Today my husband is doing wonderfully. He has more energy than I do. His spirits are so high. A huge weight was lifted from our lives when we got to CTCA. Just to hear someone offer him some kind of help and hope—that made all the difference.
@source ctc

Risk Factors = Cancer

Risk Factors

Doctors often cannot explain why one person develops cancer and another does not. But, there are certain risk factors which increase the chance that a person will develop cancer. These are the most common risk factors for cancer:

  • Growing older
  • Tobacco
  • Sunlight
  • Ionizing radiation
  • Certain chemicals and other substances
  • Some viruses and bacteria
  • Certain hormones
  • Family history of cancer
  • Alcohol
  • Poor diet, lack of physical activity, or being overweight

Many of these risk factors can be avoided. Others, such as family history, cannot be avoided.

If you think you may be at risk for cancer, you should discuss this concern with your doctor. You may want to ask about reducing your risk and about a schedule for checkups.

Over time, several factors may act together to cause normal cells to become cancerous. When thinking about your risk of getting cancer, these are some things to keep in mind:

  • Not everything causes cancer.
  • Cancer is not caused by an injury, such as a bump or bruise.
  • Cancer is not contagious. Although being infected with certain viruses or bacteria may increase the risk of some types of cancer, no one can “catch” cancer from another person.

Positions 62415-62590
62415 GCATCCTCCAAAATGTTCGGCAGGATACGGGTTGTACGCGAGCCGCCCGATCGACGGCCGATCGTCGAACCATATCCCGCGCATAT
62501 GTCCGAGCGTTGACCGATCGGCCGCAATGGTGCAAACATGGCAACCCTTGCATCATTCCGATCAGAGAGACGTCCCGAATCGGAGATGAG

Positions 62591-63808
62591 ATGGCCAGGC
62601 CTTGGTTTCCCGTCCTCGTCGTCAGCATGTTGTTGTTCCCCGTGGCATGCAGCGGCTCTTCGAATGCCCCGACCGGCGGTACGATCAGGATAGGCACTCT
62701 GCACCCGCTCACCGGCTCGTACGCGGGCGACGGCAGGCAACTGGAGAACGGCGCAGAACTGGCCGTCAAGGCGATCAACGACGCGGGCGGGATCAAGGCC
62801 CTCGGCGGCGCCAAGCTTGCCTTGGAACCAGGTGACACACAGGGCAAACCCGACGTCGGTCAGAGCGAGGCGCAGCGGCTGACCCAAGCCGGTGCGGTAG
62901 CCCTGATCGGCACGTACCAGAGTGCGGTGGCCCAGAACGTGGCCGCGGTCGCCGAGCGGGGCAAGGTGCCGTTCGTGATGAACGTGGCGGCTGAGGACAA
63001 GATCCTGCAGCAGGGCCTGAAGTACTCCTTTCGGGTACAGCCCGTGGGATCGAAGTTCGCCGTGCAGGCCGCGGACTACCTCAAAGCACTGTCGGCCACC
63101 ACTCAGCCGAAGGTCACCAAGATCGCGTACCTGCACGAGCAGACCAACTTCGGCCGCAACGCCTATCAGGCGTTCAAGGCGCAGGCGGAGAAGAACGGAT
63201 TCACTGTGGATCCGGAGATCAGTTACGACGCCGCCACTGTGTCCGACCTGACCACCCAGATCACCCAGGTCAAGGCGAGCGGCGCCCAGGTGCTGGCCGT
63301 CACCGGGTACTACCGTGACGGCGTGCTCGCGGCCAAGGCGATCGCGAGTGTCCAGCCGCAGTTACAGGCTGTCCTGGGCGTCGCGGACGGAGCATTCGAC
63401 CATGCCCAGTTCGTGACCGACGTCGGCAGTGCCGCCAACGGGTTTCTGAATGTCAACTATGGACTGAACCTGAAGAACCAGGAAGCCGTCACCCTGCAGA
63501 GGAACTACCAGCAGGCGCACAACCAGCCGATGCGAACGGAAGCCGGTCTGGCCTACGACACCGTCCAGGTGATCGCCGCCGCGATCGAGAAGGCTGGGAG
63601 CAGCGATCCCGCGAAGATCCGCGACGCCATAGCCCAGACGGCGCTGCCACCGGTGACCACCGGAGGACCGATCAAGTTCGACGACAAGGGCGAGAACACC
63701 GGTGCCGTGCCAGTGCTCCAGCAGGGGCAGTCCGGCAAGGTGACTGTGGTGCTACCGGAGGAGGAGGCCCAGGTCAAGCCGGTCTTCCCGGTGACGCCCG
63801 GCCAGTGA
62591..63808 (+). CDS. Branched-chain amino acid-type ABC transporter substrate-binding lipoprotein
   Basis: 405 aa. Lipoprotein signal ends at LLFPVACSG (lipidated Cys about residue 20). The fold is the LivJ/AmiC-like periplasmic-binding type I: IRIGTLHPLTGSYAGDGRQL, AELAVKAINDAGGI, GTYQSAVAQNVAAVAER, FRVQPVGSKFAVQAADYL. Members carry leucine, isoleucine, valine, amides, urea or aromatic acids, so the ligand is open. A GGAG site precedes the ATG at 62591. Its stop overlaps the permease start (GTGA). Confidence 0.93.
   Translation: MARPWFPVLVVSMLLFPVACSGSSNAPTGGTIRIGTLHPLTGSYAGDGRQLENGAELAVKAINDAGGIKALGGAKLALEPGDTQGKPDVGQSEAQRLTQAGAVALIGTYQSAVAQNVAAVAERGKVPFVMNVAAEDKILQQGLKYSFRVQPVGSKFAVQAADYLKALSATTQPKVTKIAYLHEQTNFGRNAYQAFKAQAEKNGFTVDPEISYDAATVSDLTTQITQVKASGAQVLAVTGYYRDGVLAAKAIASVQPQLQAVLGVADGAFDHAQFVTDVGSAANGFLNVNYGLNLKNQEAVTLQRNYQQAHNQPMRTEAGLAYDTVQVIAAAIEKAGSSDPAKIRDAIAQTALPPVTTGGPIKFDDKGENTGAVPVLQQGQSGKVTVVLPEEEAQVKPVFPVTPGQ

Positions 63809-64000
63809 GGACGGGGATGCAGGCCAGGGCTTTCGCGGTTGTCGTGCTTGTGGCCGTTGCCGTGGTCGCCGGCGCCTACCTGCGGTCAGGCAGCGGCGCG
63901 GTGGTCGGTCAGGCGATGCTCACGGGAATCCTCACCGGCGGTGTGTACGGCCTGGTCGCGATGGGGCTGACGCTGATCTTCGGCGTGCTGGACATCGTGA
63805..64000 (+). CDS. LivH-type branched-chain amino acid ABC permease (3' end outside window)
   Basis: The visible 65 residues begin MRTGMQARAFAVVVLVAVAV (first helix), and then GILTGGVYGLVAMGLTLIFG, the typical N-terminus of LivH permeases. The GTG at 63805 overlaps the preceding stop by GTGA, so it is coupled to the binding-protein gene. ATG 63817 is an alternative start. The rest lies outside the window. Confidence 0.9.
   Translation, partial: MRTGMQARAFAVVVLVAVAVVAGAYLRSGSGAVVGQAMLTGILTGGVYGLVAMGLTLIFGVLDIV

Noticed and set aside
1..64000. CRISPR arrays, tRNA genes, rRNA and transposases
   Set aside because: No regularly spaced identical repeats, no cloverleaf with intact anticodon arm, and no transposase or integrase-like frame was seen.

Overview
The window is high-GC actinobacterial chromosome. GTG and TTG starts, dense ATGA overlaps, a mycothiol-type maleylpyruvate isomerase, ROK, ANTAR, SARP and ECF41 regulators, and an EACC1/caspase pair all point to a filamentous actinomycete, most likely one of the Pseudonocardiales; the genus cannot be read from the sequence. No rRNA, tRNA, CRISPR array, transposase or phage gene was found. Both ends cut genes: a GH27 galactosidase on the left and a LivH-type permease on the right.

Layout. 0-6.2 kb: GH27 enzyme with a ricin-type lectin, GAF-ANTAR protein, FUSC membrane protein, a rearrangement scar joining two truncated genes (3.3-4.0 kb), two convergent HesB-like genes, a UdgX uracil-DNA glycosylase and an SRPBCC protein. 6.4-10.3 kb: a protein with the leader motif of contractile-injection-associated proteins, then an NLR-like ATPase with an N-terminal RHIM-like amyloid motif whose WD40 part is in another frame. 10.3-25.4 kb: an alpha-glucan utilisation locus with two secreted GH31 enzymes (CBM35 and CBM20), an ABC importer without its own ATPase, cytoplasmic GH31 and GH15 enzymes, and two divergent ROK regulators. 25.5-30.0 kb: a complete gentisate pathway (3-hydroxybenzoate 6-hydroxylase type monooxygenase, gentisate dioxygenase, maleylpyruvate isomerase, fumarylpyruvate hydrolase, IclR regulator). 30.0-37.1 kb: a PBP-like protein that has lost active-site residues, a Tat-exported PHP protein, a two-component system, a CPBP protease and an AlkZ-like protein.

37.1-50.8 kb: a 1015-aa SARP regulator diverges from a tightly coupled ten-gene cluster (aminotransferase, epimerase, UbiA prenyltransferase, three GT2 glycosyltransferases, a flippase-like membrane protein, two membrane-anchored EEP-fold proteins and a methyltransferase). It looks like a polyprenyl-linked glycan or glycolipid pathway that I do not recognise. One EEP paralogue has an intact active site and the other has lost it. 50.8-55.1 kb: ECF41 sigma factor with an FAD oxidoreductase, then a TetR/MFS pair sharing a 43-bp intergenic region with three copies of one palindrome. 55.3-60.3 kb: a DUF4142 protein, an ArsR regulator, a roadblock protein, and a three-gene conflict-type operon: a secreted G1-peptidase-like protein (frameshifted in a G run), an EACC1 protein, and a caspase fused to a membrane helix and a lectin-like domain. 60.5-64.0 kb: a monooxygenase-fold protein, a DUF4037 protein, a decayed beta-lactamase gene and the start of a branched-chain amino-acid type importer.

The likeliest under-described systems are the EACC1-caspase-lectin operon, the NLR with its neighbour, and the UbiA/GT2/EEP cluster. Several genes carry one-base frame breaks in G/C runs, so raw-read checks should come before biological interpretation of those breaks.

• Having one or more risk factors does not mean that you will get cancer. Most people who have risk factors never develop cancer.
  • Some people are more sensitive than others to the known risk factors.

The sections below have more detailed information about the most common risk factors for cancer.

Growing Older

The most important risk factor for cancer is growing older. Most cancers occur in people over the age of 65. But people of all ages, including children, can get cancer, too.

Tobacco

Tobacco use is the most preventable cause of death. Using tobacco products or regularly being around tobacco smoke (environmental or secondhand smoke) increases the risk of cancer.

Smokers are more likely than nonsmoker to develop cancer of the lung, larynx (voice box), mouth, esophagus, bladder, kidney, throat, stomach, pancreas, or cervix. They also are more likely to develop acute myeloid leukemia (cancer that starts in blood cells).

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People who use smokeless tobacco (snuff or chewing tobacco) are at increased risk of cancer of the mouth.

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Quitting is important for anyone who uses tobacco – even people who have used it for many years. The risk of cancer for people who quit is lower than the risk for people who continue to use tobacco. (But the risk of cancer is generally lowest among those who never used tobacco.)

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Also, for people who have already had cancer, quitting may reduce the chance of getting another cancer. An US Government Website, http://www.smokefree.gov, has an online guide to quitting smoking and a list of other resources.

Sunlight

Ultraviolet Radiation(UV) comes from the sun, sunlamps, and tanning booths. It causes early aging of the skin and skin damage that can lead to skin cancer.

Doctors encourage people of all ages to limit their time in the sun and to avoid other sources of UV radiation: